Levin claims youth drinking is a factor in many serious road accidents, vandalism, acts of violence and sex crimes.
Yet Chabad argues that at underage drinking rarely leads to intoxication at its functions. In recent years Chabad educational institutions introduced a prohibition against young people drinking more than a revi’is (less than 3.5 ounces) at farbrengens.
Chabad Spokesman Mendi Brod said the proposed legislation should be changed. “I suggest an exception be made to permit drinking alcohol in limited quantities, in educational or religious frameworks and under the supervision of a responsible adult.”
He stressed that Chabad does not encourage teenage intoxication. “Making a lechayim is supposed to end well before there is a danger of inebriation,” he said.
In a recent World Health Organization study of alcoholic consumption among sixth-graders in 40 countries, Israel tied with Romania for second place, ahead of countries such as Bulgaria, Slovenia, Italy, Croatia, Russia and England.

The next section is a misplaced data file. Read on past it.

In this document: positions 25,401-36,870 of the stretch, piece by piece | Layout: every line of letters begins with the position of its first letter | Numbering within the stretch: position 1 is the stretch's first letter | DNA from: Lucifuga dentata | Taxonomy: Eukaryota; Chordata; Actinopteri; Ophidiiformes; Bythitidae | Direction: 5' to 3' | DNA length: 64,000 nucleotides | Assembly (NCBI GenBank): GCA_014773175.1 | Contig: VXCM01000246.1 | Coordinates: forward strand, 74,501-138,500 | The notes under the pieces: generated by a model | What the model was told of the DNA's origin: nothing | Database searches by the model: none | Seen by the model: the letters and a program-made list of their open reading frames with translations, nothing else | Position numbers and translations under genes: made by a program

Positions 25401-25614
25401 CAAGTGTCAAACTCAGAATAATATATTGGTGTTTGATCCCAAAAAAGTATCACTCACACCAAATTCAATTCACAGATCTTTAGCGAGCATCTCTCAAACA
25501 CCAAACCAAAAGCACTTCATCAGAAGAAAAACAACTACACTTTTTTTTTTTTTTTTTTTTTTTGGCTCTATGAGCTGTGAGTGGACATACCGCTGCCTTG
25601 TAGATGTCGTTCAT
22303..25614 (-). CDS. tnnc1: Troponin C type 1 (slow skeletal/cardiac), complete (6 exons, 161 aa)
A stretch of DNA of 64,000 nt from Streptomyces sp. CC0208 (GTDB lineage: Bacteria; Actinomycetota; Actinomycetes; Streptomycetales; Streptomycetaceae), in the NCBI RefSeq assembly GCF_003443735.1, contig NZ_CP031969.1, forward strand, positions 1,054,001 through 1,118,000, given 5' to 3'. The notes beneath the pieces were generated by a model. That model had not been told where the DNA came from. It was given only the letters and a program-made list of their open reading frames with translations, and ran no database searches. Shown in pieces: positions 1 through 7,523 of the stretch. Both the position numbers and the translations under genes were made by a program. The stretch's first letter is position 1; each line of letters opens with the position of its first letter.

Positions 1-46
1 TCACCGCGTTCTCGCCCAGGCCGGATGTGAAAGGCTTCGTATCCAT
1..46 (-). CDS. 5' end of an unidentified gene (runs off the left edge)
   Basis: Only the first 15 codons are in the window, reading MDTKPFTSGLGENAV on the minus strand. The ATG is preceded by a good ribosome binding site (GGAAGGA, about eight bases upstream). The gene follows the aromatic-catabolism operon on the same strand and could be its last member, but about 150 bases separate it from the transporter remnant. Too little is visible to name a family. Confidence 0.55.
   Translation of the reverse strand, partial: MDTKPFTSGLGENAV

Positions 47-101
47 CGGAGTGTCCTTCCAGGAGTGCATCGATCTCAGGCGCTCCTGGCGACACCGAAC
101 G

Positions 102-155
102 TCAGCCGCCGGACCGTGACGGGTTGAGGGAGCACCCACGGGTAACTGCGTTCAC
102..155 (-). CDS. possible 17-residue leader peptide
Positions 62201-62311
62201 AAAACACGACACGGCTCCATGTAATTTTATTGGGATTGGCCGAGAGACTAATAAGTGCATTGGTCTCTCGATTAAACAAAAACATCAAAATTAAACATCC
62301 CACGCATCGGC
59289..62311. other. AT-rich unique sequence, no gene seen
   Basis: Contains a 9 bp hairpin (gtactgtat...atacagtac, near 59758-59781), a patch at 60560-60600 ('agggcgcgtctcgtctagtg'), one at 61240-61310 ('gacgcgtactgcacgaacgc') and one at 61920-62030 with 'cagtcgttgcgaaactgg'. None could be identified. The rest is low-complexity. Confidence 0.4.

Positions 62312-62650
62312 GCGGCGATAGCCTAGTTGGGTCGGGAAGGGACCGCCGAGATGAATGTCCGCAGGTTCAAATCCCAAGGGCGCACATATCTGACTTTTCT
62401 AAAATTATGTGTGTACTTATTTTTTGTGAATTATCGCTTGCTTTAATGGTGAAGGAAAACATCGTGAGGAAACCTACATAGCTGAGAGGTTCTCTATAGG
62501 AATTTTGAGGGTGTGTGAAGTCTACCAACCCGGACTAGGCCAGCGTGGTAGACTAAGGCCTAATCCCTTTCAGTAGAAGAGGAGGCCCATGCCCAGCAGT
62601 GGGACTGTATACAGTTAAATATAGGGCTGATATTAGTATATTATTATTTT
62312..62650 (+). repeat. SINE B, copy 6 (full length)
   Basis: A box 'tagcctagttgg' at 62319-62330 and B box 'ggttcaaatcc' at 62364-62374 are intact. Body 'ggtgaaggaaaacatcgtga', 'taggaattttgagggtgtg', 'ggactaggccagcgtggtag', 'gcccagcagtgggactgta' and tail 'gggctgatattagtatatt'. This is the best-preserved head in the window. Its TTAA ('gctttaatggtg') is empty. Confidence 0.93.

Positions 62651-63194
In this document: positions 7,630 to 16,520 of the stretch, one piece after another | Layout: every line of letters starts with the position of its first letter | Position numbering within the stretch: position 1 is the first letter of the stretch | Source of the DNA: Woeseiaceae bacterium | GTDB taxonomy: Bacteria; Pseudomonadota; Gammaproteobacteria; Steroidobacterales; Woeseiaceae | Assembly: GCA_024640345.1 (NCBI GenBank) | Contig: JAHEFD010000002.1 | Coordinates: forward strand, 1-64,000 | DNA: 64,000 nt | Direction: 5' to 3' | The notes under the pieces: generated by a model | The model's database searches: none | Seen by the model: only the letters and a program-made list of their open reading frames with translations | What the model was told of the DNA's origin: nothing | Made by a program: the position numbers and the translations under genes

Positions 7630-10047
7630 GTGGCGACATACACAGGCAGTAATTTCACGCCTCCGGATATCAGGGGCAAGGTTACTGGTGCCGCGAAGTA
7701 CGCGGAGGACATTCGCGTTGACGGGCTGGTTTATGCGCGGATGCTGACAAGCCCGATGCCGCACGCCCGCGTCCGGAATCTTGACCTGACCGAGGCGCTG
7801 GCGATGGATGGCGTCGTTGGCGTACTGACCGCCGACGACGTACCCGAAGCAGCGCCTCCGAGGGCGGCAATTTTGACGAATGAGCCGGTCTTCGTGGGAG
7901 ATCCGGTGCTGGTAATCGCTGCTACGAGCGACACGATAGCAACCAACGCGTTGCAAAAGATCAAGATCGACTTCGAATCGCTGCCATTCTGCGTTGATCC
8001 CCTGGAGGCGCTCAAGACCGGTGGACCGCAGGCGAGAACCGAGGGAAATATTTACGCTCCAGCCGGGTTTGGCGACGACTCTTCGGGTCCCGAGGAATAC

To combat the growing problem, various government officials have called for educational campaigns, increased taxes on alcohol and tighter enforcement of laws prohibiting the sale of liquor to minors.
Yet according to Prof. Rabbi Eliyahu Zinni, excess drinking among youths points to a much deeper problem. “The youth’s escape to alcohol is an expression of the destruction of values in which we find ourselves,” Rabbi Zinni, who serves as rosh yeshiva at a hesder yeshiva in Haifa and rabbi of the Technion, told Arutz Sheva’s Hebrew newsmagazine. “The only thing that interests them today is how to make money.”
“We have to give our youths ideals to hold onto, and then they won’t want to try to escape reality through drugs and drinking. It’s true that through the back door we allowed into our country all sorts of people who brought in drugs and alcohol, but a strong value-based society should be able to deal with that.”